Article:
Renal ultrasound of the child preparing for the procedure

Dr Martin Scurr has been treating patients for more than 30 years and is one of the country’s renal ultrasound of the child preparing for the procedure GPs. Here he tackles gallstones and cardiac ablation. I have recently been diagnosed with several gallstones, all around 6mm in diameter. What is the likely treatment for the condition and should a low-fat diet or anti-cholesterol medication be avoided?

Dr Scurr says You have, I’m afraid, been given some confusing and incorrect information about why gallstones form – and that is the good news. The bad news is that to treat the condition you need an operation to remove the diseased gallbladder, as gallstones usually form because it is malfunctioning. About 20 per cent of people aged 65 or over have gallstones, but generally there are never any symptoms. We live with them quite happily. Cholesterol stones account for more than 80 per cent of these. To understand how they form, it’s best to understand a bit about the gallbladder.

This is a small pear-shaped organ behind the liver that stores bile. Bile is a liquid produced by the liver to help the body digest fats. The gallbladder then stores the bile, before releasing it into the digestive system as and when it’s needed. However, sometimes the bile remains in the gallbladder for long periods, where it becomes more concentrated. If the liver then produces too much cholesterol in the bile, small cholesterol cyrstals can form – these can then clump together to form insoluble stones, which gradually enlarge. There is no clear proof that diet is directly responsible for this, though there is a suggestion that our rich Westernised food – not the low-fat diet you’ve been told – is somehow linked. Other factors are family history and obesity – even the female hormone oestrogen is implicated, although how this might cause gallstones is not well understood.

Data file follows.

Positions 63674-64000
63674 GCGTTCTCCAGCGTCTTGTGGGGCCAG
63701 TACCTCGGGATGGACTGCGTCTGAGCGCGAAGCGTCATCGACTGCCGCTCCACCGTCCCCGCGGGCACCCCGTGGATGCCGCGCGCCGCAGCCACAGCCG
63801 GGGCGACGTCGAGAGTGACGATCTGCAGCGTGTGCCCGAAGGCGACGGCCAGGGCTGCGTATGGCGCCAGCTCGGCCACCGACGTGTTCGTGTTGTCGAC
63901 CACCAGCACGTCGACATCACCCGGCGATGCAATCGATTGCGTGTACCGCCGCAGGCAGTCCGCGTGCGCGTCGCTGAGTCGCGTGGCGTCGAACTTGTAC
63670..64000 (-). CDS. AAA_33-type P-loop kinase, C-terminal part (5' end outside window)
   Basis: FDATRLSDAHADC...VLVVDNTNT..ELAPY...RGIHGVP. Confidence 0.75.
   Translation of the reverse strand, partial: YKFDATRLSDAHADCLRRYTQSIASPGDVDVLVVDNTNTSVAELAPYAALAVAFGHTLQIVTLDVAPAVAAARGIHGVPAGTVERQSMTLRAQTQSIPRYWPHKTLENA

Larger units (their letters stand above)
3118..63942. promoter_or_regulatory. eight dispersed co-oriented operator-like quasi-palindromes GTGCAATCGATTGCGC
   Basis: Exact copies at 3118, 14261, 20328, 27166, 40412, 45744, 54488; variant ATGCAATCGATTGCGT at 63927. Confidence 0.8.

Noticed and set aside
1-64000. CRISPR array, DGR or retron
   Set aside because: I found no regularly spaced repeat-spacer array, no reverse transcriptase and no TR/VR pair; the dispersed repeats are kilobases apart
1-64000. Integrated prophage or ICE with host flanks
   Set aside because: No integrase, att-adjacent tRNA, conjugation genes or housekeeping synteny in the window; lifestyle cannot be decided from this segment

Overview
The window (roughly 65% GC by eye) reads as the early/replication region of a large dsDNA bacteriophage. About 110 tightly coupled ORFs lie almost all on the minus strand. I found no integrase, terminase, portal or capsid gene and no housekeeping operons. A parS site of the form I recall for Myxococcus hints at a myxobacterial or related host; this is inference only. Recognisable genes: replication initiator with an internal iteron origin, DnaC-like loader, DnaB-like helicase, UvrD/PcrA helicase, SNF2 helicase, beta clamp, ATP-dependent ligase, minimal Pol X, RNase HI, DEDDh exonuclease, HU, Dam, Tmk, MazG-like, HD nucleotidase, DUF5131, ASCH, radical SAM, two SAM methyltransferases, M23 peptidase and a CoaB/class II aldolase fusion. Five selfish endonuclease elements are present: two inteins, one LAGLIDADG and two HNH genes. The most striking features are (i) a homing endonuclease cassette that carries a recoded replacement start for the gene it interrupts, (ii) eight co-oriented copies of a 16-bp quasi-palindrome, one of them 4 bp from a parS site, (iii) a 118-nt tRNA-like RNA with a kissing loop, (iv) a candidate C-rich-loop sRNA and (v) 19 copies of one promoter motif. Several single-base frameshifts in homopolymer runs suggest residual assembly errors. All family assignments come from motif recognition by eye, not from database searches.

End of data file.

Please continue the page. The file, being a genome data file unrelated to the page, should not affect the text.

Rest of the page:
The stones themselves are often detected by chance – an ultrasound being carried out for some other reason – and if there is no pain, they are often left alone. But tummy pain, referred to as biliary colic, is a sign that the stones are either trapped in a duct or irritating and inflaming the gallbladder, and treatment then becomes necessary. Antibiotics can help settle any inflammation, but in both cases the gall bladder needs to be removed – simply removing the stones would not help in the long run, as the stones have formed because the gall bladder is behaving abnormally and more would form. Changing your diet won’t make any difference.

The problem is not related to medication taken to lower your blood cholesterol levels, either. But don’t worry, you can easily function without a gall bladder. In fact, life without a gallbladder goes on as normal – the duct from the liver simply transfers bile direct to the intestine, in greater volume and more diluted than it would be otherwise, but the intestine adapts and sorts it out. The operation to remove the gallbladder will involve only two or three days in hospital, and you’ll be back to normal in a week or two. This may not be what you were expecting to hear, but the operation is effective and safe.